In the Swedish Consortium for Artificial Photosynthesis, we build on principles from the natural enzymes Photosystem II and FeFe-hydrogenases to construct synthetic molecular systems for Solar Fuel production. Despite intense research on FeFe-hydrogenase mimics and many demonstrations of electrochemical H2 production, photochemical production of H2 with such complexes has only recently been realized. We reported the first system where a FeFe-complex showed catalytic performance of the same order as the best Co-complexes, with a TON = 200. In photosynthesis each absorbed photon leads to charge separation on a single-electron level only, while catalytic water splitting and hydrogen production are multi-electron processes. Artificial molecular systems have therefore shown light-driven water oxidation and fuel production as half reactions only, using sacrificial agents to accumulate redox equivalents on only one side. In order instead use the energy of reversible photogenerated charge separated states, it is important to learn to control accumulative electron transfer on molecular components. We have now designed the first molecular system that shows light-induced accumulative charge separation without sacrificial agents. Water splitting and proton reduction at the catalysts requires management of proton release and/or uptake, which control the electron transfer processes by proton-coupled electron transfer (PCET). We have demonstrated light-driven, proton-coupled oxidations at catalytic sites, and also analyzed in detail the intramolecular PCET reactions and effects of hydrogen bonds in model systems.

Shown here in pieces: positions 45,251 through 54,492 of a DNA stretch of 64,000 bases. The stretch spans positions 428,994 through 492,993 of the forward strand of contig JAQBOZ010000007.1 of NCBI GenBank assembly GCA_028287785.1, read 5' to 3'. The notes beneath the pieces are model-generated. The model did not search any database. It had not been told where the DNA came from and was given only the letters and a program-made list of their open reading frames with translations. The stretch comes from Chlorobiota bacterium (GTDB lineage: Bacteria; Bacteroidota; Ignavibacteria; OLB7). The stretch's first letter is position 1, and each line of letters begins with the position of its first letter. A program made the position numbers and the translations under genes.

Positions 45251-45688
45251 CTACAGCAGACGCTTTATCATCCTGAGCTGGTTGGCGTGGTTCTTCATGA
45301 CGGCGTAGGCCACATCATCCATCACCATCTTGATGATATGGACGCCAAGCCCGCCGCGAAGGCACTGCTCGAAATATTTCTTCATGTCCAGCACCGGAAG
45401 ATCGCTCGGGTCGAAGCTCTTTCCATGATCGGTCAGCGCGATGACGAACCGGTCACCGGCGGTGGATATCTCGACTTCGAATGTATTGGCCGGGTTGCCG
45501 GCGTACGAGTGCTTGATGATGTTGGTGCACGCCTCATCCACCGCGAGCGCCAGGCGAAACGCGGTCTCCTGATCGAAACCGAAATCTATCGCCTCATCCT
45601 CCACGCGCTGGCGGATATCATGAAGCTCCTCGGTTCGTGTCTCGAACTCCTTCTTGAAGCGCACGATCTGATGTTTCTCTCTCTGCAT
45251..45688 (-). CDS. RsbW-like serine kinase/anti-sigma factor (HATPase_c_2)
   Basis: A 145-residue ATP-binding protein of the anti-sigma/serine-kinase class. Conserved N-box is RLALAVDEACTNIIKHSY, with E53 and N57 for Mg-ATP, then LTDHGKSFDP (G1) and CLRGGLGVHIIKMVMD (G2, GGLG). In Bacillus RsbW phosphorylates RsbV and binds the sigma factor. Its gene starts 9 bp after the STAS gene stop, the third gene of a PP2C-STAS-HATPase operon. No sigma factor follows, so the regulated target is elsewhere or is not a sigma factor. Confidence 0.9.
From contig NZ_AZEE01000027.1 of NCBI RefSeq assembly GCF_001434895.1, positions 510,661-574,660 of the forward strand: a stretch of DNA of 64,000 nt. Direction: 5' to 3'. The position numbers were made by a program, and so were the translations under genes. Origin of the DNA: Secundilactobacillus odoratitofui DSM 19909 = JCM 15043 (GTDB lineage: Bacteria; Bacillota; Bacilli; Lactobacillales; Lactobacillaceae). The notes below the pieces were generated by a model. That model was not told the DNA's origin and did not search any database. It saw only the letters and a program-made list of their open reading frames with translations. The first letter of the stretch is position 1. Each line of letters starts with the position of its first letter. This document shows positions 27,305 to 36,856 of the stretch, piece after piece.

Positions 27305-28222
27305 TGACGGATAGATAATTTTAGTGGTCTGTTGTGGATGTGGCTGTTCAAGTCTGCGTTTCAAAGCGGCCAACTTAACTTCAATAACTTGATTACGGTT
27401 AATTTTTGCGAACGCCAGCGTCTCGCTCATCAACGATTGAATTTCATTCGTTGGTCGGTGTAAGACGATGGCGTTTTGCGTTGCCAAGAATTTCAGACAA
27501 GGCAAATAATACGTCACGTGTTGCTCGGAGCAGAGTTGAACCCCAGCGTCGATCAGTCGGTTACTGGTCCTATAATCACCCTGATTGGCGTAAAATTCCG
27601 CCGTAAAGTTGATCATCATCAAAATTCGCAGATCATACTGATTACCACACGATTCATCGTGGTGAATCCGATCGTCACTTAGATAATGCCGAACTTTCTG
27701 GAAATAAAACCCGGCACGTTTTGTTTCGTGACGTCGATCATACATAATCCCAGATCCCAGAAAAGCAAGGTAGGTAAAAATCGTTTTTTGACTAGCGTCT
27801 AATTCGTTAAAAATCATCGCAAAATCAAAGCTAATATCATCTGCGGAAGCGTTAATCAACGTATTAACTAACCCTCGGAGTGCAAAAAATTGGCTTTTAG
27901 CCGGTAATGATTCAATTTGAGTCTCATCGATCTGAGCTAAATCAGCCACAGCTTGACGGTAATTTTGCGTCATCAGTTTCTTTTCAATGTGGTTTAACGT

ASJC Scopus subject areas
- Chemical Engineering(all)